Q

How do you plan on collaborating with the Dayton region’s legislative delegation to help accomplish your legislative priorities?

A

I think it is very important that the Dayton delegation works together to first identify some of the critical issues facing our community. The delegation has already started to meet on a regular basis to determine some priorities and strategies for accomplishing goals that will benefit the entire Miami Valley. I think it is important that the legislative delegation also works closely and cooperatively with local and county elected officials.

Career:

Name:

Homemaker

Clayton R. Luckie

Personal Background:

Three term member of Kettering City Council, Chairman of the First Suburbs Consortium of Dayton (2005-2008), Board Member of RTA (2005-2008), 35 year resident of Kettering. Mother of five grown children with 10 grandchildren. Married to Jim Lehner M.D.

District:

39th House District Term: Third Education:

Associates, Sinclair Community College B.A., The Ohio State University


Back home, he is a member of the DayBreak Board of Trustees and the Dayton Urban League Black Leadership 9th Class and Steering Committee. He also sits on the Phillips Temple CME Church Steward Board, and he is a Kappa Alpha Psi Inc., Life Member. His community activities include involvement, past and present, with the Southern Dayton View Community Development Corporation and the Southwest Priority Board Office. He has been President of the Black School Board Members Association, the Statewide Minority Business Taskforce and the Ohio Black Caucus, Vice President of the Young Democrats, and a trustee for the Ohio School Board Associations. Rep. Luckie is also proud to have been the first minority Chair of the Downtown Holiday Festival in Dayton. He was selected as a “Top 40 Under 40” winner by the Dayton Business Journal in 2003. Rep. Luckie lives in Dayton with his wife Lisa and their son Christopher.

Q A

What has been your most significant accomplishment during the 127th General Assembly?

My most significant accomplishment during the 127th General Assembly and these are in no particular order, first was House Bill 119. This bill was dedicated to balancing the State budget. Next my vote and support for STEM schools. STEM (Science Technology Engineering and Math) give the students insight into how all of these work together, as well as cultivate our youth’s creativity and innovation. Third, my support of legislation that holds our schools accountable. In these times when education is headed in a new direction, accountability is the key to making sure that our students, all over the state, are receiving a great education. Finally, House Bill 113 which sought to assist incarcerated individuals with their reentry into society.

Q A

What are your top legislative priorities for the 128th General Assembly?

What are your top legislative priorities for the 128th General Assembly?

My top legislative priorities for this General Assembly, this is in no particular order, are as follows. First, school funding. The following items all tie into each other and are as follows, the stimulus bill, economic development and statewide job creation. Finally, promoting EDGE/MBE statewide.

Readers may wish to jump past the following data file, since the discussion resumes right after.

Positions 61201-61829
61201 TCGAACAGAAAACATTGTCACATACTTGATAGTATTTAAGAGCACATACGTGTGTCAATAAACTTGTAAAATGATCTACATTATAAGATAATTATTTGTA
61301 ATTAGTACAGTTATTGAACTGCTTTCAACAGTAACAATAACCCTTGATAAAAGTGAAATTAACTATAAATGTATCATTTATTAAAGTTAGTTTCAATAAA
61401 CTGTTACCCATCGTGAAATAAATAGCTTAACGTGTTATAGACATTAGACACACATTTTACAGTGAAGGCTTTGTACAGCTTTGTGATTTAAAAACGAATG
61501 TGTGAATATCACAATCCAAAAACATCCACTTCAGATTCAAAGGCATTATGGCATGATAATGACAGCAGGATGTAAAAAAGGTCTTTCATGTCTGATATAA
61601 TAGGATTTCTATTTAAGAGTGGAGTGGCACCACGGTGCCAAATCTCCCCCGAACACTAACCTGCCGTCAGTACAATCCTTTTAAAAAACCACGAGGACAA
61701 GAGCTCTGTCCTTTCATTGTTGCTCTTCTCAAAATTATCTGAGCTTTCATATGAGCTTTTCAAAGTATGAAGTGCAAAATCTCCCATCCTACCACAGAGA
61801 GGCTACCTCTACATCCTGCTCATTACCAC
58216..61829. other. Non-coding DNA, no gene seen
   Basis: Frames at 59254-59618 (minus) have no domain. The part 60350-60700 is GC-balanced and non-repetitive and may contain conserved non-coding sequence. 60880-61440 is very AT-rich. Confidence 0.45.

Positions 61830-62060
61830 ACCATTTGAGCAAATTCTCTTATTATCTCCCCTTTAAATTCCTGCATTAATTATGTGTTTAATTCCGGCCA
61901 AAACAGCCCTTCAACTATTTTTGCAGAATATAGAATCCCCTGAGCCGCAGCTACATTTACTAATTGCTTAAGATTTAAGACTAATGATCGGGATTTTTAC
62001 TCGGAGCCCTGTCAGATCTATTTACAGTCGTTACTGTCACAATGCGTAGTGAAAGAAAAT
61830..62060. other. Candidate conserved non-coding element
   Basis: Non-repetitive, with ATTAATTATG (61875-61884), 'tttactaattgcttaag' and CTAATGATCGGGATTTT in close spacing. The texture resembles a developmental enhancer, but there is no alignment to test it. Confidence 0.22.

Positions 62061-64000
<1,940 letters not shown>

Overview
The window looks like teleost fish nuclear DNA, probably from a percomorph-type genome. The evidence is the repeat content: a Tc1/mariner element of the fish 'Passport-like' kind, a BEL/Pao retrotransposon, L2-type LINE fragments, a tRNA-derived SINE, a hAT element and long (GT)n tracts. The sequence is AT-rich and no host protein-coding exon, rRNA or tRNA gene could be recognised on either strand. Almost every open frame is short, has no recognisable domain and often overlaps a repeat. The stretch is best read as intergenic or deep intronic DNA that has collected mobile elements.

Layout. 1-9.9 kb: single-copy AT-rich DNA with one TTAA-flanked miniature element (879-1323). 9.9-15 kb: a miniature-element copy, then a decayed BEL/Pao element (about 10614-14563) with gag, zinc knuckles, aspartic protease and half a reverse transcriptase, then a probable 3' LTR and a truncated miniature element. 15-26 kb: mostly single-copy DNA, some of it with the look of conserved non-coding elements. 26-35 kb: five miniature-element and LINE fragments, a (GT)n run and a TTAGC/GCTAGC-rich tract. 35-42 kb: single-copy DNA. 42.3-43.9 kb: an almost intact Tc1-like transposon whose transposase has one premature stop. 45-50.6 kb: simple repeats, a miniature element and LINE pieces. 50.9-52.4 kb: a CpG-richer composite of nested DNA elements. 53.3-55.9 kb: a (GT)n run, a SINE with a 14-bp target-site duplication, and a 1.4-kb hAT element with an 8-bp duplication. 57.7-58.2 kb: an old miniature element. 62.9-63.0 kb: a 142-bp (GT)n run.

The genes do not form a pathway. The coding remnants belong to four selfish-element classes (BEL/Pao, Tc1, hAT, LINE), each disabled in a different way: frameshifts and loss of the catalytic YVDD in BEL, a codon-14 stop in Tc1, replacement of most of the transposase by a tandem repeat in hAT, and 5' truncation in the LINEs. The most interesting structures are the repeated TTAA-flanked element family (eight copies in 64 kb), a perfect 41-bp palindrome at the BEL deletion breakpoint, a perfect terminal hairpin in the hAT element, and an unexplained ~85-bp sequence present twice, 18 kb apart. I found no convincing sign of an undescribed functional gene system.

Ross W. McGregor

Passage of legislation regarding timber theft (Legislation in drafting process); Passage of legislation regarding fraud reporting systems, complaints of fraud and misuse of public funds (House Bill 58, introduced March 4, 2009); Passage of a fiscally responsible state budget that does not raise taxes; Work to grow the state economy, create jobs and generally make the district and the state of Ohio a great place to live, work and raise a family.

District:

Name:

Name:

72nd House District Term: Third

(Including appointed term in 2005)

Education:

B.S., Urbana University career:

Manufacturer

Q A

What has been your most significant accomplishment during the 127th General Assembly?

Passage of House Bill 30, which prohibits any local authority from using traffic law photo-monitoring devices to enforce any traffic law until after it has erected signs on every highway that is not a freeway that is part of the state highway system, and that enters that local authority, informing inbound traffic that the local authority utilizes traffic law photo-monitoring devices to enforce traffic laws.

politics

Personal Background:

Q A

Fred Strahorn District:

5th Senate District Term:

Q&A in

He serves at Marketing and Sales Director of JEC Paper and Related Products, one of the nation’s largest minority-owned companies. His commitment to public service, though, has spanned more than a decade. He served on the Dayton Public School Board from 1996 to 2006, which fueled his desire to fight for better education statewide in the Ohio General Assembly. In the Statehouse, Rep. Luckie serves as Chairman of the State Controlling Board and Vice Chair of the Ohio House Education Committee. He is a member of the Finance Committee and its Primary Education Subcommittee, the Local Government and Public Administration Committee and the Housing Urban Revitalization Committee.

First (selected to fill seat vacated by Tom Roberts ) Education:

B. A., The Ohio State University Career:

Real Estate Member of the Ohio House of Representatives for the 39th District of Ohio from 2000-2008. (continued on page 25)

Passage of House Bill 285, which generally requires a state agency or regulatory authority to waive administrative fines or civil penalties for paperwork violations that are first-time offenses committed by a small business.

Focus vol. iI, No. 2 — 09

Career:

21